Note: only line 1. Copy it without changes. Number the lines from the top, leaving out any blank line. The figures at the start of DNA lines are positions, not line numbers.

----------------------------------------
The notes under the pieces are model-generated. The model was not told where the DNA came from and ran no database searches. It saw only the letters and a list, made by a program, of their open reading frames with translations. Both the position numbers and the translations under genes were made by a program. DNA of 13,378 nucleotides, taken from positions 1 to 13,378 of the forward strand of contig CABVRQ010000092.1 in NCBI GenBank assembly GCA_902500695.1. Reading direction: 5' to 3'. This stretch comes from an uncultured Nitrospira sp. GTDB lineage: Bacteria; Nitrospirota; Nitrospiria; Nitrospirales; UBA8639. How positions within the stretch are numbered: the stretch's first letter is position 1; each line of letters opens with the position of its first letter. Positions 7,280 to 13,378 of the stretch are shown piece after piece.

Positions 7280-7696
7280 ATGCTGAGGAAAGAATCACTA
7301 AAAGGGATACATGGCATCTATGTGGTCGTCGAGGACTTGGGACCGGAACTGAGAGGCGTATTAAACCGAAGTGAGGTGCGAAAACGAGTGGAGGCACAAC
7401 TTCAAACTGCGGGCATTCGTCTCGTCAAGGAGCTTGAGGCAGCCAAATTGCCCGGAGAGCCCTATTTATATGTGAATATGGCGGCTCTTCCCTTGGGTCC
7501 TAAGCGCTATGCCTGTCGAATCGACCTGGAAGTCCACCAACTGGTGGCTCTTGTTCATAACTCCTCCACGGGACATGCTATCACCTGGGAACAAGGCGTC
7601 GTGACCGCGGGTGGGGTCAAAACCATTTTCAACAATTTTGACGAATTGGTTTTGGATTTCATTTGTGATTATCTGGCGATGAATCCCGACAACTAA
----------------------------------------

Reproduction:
The notes under the pieces are model-generated. The model was not told where the DNA came from and ran no database searches. It saw only the letters and a list, made by a program, of their open reading frames with translations. Both the position numbers and the translations under genes were made by a program. DNA of 13,378 nucleotides, taken from positions 1 to 13,378 of the forward strand of contig CABVRQ010000092.1 in NCBI GenBank assembly GCA_902500695.1. Reading direction: 5' to 3'. This stretch comes from an uncultured Nitrospira sp. GTDB lineage: Bacteria; Nitrospirota; Nitrospiria; Nitrospirales; UBA8639. How positions within the stretch are numbered: the stretch's first letter is position 1; each line of letters opens with the position of its first letter. Positions 7,280 to 13,378 of the stretch are shown piece after piece.